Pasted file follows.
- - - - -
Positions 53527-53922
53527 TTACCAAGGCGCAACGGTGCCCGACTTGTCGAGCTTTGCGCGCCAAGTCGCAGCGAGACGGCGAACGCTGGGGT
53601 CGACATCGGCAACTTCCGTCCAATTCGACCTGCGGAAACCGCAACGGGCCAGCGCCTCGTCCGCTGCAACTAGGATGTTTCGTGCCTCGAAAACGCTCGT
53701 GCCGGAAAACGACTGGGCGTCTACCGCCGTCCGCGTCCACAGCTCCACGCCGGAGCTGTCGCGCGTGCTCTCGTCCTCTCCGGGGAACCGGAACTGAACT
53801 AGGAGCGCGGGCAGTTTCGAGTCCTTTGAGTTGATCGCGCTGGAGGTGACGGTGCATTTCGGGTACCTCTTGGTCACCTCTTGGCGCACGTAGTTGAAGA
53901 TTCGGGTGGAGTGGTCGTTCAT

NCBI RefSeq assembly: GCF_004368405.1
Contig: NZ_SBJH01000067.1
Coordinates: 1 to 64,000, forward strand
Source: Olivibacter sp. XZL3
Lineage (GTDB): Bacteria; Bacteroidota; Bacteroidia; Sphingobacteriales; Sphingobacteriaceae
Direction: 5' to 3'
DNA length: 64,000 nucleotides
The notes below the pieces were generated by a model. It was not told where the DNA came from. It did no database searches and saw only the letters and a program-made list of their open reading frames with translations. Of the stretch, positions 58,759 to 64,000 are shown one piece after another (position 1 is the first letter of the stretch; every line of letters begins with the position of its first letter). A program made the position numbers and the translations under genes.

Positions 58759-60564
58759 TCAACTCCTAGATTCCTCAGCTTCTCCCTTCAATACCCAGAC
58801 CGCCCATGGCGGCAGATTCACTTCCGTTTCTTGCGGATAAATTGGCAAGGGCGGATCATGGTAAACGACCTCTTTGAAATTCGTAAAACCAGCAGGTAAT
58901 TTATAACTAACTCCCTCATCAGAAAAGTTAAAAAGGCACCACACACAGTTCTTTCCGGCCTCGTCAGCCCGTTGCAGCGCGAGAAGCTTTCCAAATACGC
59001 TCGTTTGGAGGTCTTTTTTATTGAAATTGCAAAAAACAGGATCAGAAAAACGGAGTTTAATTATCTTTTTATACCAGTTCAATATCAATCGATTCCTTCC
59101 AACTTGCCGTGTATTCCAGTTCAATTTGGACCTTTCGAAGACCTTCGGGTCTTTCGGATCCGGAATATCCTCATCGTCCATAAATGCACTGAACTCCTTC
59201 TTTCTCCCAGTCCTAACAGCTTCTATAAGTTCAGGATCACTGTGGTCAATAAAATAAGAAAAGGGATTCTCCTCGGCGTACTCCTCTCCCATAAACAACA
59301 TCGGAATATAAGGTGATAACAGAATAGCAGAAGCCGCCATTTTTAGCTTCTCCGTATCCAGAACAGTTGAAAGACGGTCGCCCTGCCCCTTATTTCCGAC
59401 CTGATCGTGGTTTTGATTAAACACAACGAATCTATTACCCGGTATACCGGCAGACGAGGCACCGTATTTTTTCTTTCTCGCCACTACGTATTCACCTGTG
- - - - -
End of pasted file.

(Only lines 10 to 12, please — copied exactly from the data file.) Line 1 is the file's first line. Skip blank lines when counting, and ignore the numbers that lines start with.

Source: Olivibacter sp. XZL3
Lineage (GTDB): Bacteria; Bacteroidota; Bacteroidia; Sphingobacteriales; Sphingobacteriaceae
Direction: 5' to 3'